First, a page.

On appeal, Davison does not challenge the conviction of misdemeanor theft. He appeals only the conviction of removing the theft detection device and argues that the instruction given by the district court on the elements of the charge did not contain a reference to the specific intent required to establish a crime under K.S.A. 21-3764(d). That statute provides: "Unlawful removal of a theft detection device is intentionally removing the device from the merchandise prior to purchase." In interpreting the provision, our Supreme Court defined "removal" as impairment or damage that causes "a loss of physical contact between the theft detection device and the merchandise" or a change in the position of the device "from a place on the merchandise to a place not on it." State v. Armstrong, 276 Kan. 819, 824, 80 P.3d 378 (2003).
The instruction given by the district court on the elements of the charge read:
"The defendant is charged in Count No. 1 of the complaint with the crime of removal of a theft detection shielding device. The defendant pleads not guilty.
"To establish this charge, each of the following claims must be proved:
"1. That Wal-Mart owned merchandise equipped with a theft detection device;
"2. That the defendant, Paul L. Davison without the permission of the Wal-Mart removed the theft detection prior to purchase; and
"3. That this act occurred on or about the 5th day of September, 2006, in Shawnee County, Kansas."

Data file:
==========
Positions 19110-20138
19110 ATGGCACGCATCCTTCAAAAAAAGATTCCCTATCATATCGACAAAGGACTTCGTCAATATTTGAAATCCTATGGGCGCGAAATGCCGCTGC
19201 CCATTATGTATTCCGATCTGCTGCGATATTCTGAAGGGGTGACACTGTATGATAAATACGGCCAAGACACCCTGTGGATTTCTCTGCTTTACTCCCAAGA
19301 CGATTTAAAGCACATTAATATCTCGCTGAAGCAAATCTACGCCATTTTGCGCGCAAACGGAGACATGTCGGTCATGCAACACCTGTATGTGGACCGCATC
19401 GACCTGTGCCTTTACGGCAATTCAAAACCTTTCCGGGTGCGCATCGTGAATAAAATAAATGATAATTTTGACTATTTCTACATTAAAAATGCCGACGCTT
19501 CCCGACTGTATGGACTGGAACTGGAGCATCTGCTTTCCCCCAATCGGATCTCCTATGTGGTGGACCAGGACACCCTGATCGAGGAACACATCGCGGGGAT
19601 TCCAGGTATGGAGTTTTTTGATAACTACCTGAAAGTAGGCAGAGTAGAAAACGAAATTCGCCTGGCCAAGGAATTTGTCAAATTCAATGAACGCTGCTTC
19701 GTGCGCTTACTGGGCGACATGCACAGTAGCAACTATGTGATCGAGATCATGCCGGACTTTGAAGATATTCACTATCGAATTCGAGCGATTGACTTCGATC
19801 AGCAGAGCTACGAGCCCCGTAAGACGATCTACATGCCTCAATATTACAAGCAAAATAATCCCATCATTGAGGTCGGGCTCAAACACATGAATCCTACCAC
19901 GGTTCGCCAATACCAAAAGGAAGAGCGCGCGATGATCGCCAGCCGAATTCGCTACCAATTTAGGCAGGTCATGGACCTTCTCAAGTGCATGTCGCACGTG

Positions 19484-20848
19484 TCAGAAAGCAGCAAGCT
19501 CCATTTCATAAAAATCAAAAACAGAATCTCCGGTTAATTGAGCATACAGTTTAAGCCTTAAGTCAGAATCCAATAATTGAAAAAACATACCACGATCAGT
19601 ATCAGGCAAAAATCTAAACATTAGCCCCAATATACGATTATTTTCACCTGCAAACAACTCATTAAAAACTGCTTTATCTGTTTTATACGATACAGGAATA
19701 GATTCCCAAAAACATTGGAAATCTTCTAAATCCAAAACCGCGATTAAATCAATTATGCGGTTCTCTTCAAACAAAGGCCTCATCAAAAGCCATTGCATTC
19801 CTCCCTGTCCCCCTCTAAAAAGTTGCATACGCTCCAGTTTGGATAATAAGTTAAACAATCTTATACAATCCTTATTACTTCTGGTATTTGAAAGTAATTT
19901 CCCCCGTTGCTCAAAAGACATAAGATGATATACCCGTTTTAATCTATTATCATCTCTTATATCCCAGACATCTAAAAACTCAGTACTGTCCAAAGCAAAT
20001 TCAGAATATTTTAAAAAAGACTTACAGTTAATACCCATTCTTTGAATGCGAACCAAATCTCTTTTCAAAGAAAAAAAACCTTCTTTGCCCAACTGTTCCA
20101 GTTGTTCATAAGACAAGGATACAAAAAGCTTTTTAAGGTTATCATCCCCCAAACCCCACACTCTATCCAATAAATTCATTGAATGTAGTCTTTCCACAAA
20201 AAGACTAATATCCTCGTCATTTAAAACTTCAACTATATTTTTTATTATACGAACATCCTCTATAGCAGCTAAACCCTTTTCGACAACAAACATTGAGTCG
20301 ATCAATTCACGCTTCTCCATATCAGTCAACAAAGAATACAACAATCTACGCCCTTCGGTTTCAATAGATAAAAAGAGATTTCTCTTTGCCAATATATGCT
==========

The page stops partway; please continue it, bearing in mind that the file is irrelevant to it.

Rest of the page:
As we stated, this instruction followed, with relevant factual insertions, the recommended instruction found in PIK Crim. 3d 59.67-B that was in effect at the time of trial.
The State responds that the trial court did not err in giving this instruction because it followed the PIK recommended instruction. Alternatively, the State argues that even if it was an incorrect statement of the law, it was not clearly erroneous and does not warrant a reversal.
Davison did not object to the instruction as given by the trial court or request a specific intent instruction. In such an instance, we apply a clearly erroneous standard in our review of the instructions. See K.S.A. 22-3413(3); State v. Copperwood, 282 Kan. 572, 581, 147 P.3d 125 (2006). Instructions are clearly erroneous only if the reviewing court "'is firmly convinced there is a real possibility that the jury would have rendered a different verdict if the trial error had not occurred.' [Citations omitted.]" State v. Carter, 284 Kan. 312, 324, 160 P.3d 457 (2007).